Tiger Woods ties for 32nd with his worst Open score

Tiger Woods reacts after missing a putt on

Tiger Woods reacts after missing a putt on the eighth green during the final round of the US Open at Merion Golf Club. (June 16, 2013) (Credit: Getty)

ARDMORE, Pa. - Tom Watson said that for most golfers, the opportunity to win a major championship doesn't last very long.

"With exceptions such as Jack Nicklaus and Gary Player,'' Watson said, "the window is a small one -- five, six, seven years.''

Tiger Woods virtually doubled that. He won a Masters in 1997 as a rookie, a U.S. Open in 2008. Now, after he's gone five years without a major title, perhaps that window has closed.

Woods, 37, still believes in himself and that he'll win the four majors he needs to tie Nicklaus' record of 18.

Woods didn't come close this weekend, finishing tied for 32nd Sunday in the 113th U.S. Open at Merion. He put some of the blame on his putter, mentioning his three three-putt greens in the second round.

Woods' 13-over-par 293 not only was his worst Open score as a pro (he was 14 over as an amateur in 1996), but it also was 12 shots behind winner Justin Rose. Woods, one of the favorites after four victories from February through May, ruined even an outside chance with a triple-bogey 8 on the second hole Sunday, when he shot 4-over 74.

"The pins were tough,'' Woods said. "They were trying to protect par. Some of those pins were a step over some of the humps.''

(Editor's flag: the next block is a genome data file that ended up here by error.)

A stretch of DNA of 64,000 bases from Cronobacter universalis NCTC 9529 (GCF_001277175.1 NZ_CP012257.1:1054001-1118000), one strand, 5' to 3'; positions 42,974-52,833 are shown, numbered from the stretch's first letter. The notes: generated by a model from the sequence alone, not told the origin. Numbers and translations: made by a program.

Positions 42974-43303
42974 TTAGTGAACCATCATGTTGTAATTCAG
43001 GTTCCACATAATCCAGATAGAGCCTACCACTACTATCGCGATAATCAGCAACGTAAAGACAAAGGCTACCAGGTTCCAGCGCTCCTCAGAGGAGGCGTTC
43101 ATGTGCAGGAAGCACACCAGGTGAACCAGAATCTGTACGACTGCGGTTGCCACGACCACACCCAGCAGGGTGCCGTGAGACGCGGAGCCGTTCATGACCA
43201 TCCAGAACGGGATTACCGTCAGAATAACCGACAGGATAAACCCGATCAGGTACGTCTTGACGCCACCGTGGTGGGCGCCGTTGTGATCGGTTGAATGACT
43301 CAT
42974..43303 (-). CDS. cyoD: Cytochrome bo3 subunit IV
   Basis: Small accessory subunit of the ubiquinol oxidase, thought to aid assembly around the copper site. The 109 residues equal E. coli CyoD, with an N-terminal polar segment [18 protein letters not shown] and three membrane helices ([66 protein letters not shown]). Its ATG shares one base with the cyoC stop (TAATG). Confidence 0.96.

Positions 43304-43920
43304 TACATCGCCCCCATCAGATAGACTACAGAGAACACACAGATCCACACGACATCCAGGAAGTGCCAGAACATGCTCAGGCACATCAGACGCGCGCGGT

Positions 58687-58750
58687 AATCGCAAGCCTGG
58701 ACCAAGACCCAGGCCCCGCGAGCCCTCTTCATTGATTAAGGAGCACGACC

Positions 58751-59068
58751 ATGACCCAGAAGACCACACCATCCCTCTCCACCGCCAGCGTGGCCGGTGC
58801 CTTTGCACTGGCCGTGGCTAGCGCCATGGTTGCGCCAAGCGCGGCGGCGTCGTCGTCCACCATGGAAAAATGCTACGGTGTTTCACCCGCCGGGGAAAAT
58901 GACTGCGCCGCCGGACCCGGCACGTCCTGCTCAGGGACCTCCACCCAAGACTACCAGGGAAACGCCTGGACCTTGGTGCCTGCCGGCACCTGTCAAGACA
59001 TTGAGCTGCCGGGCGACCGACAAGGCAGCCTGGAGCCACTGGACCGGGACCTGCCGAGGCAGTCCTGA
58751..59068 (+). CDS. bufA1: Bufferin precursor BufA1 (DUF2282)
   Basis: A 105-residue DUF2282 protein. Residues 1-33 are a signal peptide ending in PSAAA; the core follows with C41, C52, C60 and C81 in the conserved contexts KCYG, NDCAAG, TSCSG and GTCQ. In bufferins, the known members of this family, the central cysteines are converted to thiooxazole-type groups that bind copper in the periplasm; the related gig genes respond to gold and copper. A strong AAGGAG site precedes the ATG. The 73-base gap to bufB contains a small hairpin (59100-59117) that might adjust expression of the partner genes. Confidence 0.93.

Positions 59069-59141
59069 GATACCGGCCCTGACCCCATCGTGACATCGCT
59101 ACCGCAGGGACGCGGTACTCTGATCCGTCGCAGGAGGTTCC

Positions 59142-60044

Woods didn't always get his approach shots close to the pins.

"I wasn't as sharp as I'd like,'' he said. "I hit the ball the correct distances most of the time, but they weren't in the correct areas that I'd like to have. I was trying to hit the ball in certain spots, give myself uphill looks, but I didn't quite do that.''

If he didn't like his ball striking or the greens, Woods did like the Philadelphia-area fans who crammed into compact Merion.

"It was more intimate,'' he said. "People were very close to you. Sometimes we get a lot of people, like at Bethpage, but they're so far away from us.''

The question is whether Woods is merely far away from that elusive 15th major or impossibly distant.

Michael Kim, a 19-year-old who just finished his sophomore year at Cal-Berkeley, has been called the next Tiger Woods. This week, Woods might have wished to be Kim, who was at 290, 10 over and three shots ahead of Tiger, and also was low amateur.

"It feels awesome,'' said Kim, who was born in South Korea but grew up in Southern California. Kim shot his worst round of the four, a 76, Sunday.

"I had a difficult ending,'' Kim said, "but the overall week has been an unbelievable experience . . . My game isn't too far away. I'm looking forward to what the future holds.''

So is Tiger Woods.

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